Resisting Rupee Appreciation?

In some quarters, the Reserve Bank of India has been accused of resisting rupee appreciation through active exchange rate interventions and thus worsening inflation. While liquidity explosion becomes the logical corollary of the RBI's exchange rate management, the latter does not seem to have a strict correspondence with the emergence of recent inflationary pressures. In the face of the dollar's weakness and perennial capital inflows, the RBI has accomplished a balancing act of stabilising the real effective exchange rate and not allowing the nominal exchange rate to move according to the dictates of speculative global finance.

Indian Currency Regime and Its Consequences

This article explains India's currency regime, highlights the implications of a pegged currency and then goes on to discuss the time variation in the flexibility of currency in the Indian context.

Impact of Microfinance: A Critical Survey

It is unclear whether microfinance contributes to a reduction in poverty or is the most efficient method to reduce poverty without additional measures in areas such as education, health and infrastructure. The entry of commercial banks into microfinance may increase the competition for traditional microfinance institutions and reduce lending to the core poor, even if it improves financial sustainability.

Financial and Real Assets in a Broad Perspective

A shift from real assets to financial assets in the portfolio of household savings can increase efficiency at the margin. This requires increased separation of ownership from management, a reduction in financial repression, a reduced dependence on self-employment, and a policy of providing infrastructure and more land for urban use.

Inflation Targeting

Stabilising inflation also promotes employment and output growth. Adopting inflation targeting does not strictly require preconditions such as an independent central bank or a well-developed financial system. In operational terms a country like India ought to target headline inflation.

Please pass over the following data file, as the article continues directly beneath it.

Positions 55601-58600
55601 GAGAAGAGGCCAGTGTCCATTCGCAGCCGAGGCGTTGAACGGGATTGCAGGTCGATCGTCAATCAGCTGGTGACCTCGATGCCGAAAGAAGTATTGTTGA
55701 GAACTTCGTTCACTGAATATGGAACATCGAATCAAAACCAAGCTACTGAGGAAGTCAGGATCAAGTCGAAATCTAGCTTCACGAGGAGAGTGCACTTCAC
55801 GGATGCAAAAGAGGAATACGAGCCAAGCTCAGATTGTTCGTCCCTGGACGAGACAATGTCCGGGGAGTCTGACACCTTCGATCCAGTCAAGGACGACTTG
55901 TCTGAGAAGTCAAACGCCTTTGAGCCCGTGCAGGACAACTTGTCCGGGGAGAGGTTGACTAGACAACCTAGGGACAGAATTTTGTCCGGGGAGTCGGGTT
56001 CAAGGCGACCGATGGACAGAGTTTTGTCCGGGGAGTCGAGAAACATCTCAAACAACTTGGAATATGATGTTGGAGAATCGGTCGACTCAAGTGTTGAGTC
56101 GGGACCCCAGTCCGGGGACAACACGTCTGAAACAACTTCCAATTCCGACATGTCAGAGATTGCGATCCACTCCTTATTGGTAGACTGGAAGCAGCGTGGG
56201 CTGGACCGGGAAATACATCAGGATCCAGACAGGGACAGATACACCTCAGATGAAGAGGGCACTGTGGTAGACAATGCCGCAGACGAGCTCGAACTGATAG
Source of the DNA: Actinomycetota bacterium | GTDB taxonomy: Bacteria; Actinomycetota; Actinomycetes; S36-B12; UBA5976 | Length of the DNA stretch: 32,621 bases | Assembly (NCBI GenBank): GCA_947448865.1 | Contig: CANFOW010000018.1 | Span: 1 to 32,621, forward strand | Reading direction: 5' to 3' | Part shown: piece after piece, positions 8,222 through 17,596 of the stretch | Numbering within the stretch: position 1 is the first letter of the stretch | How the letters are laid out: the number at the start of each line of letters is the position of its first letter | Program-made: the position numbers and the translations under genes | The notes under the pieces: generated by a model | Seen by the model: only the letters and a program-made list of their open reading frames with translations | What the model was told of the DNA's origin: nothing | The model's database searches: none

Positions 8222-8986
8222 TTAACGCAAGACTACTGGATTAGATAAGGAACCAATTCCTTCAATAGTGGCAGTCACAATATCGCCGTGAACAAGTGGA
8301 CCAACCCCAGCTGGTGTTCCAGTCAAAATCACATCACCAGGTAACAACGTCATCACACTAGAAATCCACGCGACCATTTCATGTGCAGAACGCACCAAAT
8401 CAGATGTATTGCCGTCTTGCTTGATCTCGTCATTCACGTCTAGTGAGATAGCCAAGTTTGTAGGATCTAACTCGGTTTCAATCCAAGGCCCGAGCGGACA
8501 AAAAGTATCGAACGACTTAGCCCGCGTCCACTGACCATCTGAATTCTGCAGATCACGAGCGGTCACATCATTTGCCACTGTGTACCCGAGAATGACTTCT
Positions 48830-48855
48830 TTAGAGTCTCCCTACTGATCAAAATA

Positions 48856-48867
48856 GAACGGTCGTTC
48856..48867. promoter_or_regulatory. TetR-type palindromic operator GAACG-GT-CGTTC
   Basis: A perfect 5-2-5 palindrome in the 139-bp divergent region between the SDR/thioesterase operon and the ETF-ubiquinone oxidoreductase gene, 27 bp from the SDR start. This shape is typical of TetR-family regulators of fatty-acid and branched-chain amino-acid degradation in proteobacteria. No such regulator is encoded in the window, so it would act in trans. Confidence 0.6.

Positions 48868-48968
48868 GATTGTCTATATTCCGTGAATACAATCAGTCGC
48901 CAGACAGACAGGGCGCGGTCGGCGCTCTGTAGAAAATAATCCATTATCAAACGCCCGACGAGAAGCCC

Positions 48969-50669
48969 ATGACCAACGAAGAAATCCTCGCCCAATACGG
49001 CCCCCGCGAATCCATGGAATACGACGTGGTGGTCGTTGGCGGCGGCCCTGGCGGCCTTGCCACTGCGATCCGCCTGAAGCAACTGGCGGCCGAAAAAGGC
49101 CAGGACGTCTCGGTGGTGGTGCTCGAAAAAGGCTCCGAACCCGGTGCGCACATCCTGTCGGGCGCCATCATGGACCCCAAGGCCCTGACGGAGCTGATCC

Pension Issue and Challenges Facing India

The success in pension reform will depend on a greater degree of professionalism in the design and governance of provident and pension fund organisations such as the Employee Provident Fund Organisation, as well as requiring that all components of social security are reviewed to assess their suitability, scalability, and sustainability. Greater financial literacy so that pensions are not considered a welfare measure without due regard for financial and fiscal analysis is also essential.

Financial Inclusion: Issues and Challenges

Financial inclusion is important for improving the living conditions of poor farmers, rural non-farm enterprises and other vulnerable groups. Financial exclusion, in terms of lack of access to credit from formal institutions, is high for small and marginal farmers and some social groups. Apart from formal banking institutions, which should look at inclusion both as a business opportunity and social responsibility, the role of the self-help group movement and microfinance institutions is important to improve financial inclusion. This requires new regulatory procedures and depoliticisation of the financial system.